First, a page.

Can You Recognize which Type of Strategy Your Supply Chain Is Using?

Published : July 16, 2015
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Putting together a supply chain strategy is something that growing businesses—or ones striving for change—need to worry about, right? Not exactly. Much like a successful product can be reverse-engineered to find new places for improvement and innovation, the supply chain strategy you might not even know you're using can point to compatible opportunities to take advantage of.

Take the test below to figure out which path to success you're currently on.

Which statement best reflects your company's stance on stock?

A.) Our competitive edge rests more on pricing and order fulfillment accuracy than product innovation.

B.) High spikes of demand over a short period followed by drop-off and turnover.

C.) Stock is consistent due to repeat customers and predictable periodic ordering.

D.) Demand for our core products can change rapidly depending on market factors.

E.) A lot of our effort is devoted to customizing end products for end consumers.

F.) We expect natural lulls in our sales cycle and plan our stock accordingly.

Which statement best reflects your company's stance on the competition?

A.) We watch their moves closely and need to fight for every foothold.

B.) It's important that we refresh our product portfolio faster and more frequently than they do.

C.) We aren't overly concerned with them; our customers are established and unlikely to stray.

D.) Our focus is on meeting sudden demands faster and more accurately than they do.

E.) We study the custom options they offer to the end consumer and try to surpass them.

F.) We aren't afraid to collaborate in order to stay viable and responsive within our industry.

Which statement best describes your company as a whole?

A.) Very few resources, if any, are wasted. We're able to hold our own amidst intense competition in our industry.

B.) When the market changes, so do we. We pride ourselves in giving the customer high-demand items with little hassle.

C.) Our clientele never has to worry where their items are or if we have them in stock: we're consistent in our supply chain strategy.

D.) We're ready for anything, and all the components that we can stage ahead of time are waiting in the wings.

E.) Our ultimate goal is to give our customers a product that matches their individual needs as closely as possible.

F.) We acknowledge that production and fulfillment can vary wildly depending on our industry, and we're prepped to weather the lean times.

Where would you say your company's pain points are concentrated?

A.) Outpacing our competition and staying one step ahead.

B.) Getting the most play out of a new product before the market loses interest.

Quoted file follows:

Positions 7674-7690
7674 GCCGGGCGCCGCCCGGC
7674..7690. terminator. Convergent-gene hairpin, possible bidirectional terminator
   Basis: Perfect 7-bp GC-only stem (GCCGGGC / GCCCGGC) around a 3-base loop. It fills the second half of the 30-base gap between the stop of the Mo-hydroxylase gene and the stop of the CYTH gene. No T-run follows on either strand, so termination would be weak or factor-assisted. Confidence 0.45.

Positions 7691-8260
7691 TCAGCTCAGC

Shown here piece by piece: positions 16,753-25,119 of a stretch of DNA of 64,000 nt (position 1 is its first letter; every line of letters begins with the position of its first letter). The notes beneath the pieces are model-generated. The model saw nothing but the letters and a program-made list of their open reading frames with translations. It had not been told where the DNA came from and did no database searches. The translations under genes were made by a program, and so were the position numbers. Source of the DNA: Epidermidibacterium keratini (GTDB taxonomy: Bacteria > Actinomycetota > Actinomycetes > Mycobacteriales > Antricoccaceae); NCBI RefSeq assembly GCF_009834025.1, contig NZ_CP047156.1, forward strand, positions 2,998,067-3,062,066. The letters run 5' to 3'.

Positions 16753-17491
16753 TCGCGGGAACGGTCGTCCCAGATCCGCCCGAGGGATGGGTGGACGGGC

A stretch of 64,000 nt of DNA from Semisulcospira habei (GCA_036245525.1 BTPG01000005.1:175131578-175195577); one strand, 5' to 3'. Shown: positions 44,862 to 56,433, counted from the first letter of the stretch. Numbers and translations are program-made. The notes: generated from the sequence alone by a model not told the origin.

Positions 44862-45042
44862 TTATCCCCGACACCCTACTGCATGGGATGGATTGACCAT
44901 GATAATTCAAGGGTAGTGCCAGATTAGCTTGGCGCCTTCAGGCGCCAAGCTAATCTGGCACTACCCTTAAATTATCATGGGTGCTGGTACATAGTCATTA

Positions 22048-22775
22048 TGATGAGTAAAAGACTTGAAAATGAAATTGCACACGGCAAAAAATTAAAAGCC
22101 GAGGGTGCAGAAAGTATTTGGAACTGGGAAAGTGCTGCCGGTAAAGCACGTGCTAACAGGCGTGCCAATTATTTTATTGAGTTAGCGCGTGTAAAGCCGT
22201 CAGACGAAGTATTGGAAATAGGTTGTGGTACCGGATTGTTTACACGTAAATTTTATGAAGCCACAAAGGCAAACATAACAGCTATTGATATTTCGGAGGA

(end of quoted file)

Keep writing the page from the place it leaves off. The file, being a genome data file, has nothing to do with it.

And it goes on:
C.) Improving our customer experience, even though our product offering doesn't change substantially.

D.) Determining the right type and volume of various components to keep on hand.

E.) Balancing end consumer option variety with intracompany logistics to maximize profit potential.

F.) Ensuring minimal resource issues during downtime without sacrificing preparedness.

***

Answers for this short quiz were derived from Hernán David Pere's in-depth report on Supply Chain Strategy for Supply Chain Quarterly.

Mostly As: You lean towards an Efficient supply chain setup. Tips for maximizing your approach include investing in low-maintenance, high-production machinery and devoting resources to upkeep once its installed. Supply chain managers should focus on obtaining and utilizing accurate forecasting data to continue cutting down on waste and over/understocking issues.

Mostly Bs: Your company is geared towards a Fast supply chain model. With speed positioned as your most competitive characteristic, it's important to build and maintain excellent, transparent relationships with your suppliers to set up firm decoupling points for runs. Managers should work closely with buyers and trendspotters within the company to ensure fulfillment matches reasonable expectations.

Mostly Cs: Your supply chain strategy falls under the Continuous Flow model. Your orders come from the same basic pool of buyers on a regular basis, so you'll need to focus on affirming those relationships to prevent straying. For larger accounts, managers should be encouraged to work directly with a client company representative to ensure maximum fulfillment accuracy and forecasting.

Mostly Ds: Positioned in a fluctuating industry, your company looks towards Agile planning for your supply chain. Instruct your management to either find suppliers willing to work in small, quickly-delivered batches or work with existing supply chain nodes to set them up. Focus on comfortably stocking excess components and end products without causing detriment to your working capital.

Mostly Es: As a Custom-Configured supply chain modeled company, your managers should work with R&D and customer experience experts to determine likely order scenarios. They should also refer to previous order data, even for obsolete product configurations, to forecast which path demand may take when new products hit the market. 

Mostly Fs: Like most businesses in hot-and-cold industries, your company's Flexible supply chain model works hard to keep operations and expenditure on an even keel. Your managers shouldn't be afraid to work with peers—even competition—to discuss partnerships, joint ordering, storage and more to keep costs down and possibilities open.

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Topics: Supply Chain Logistics

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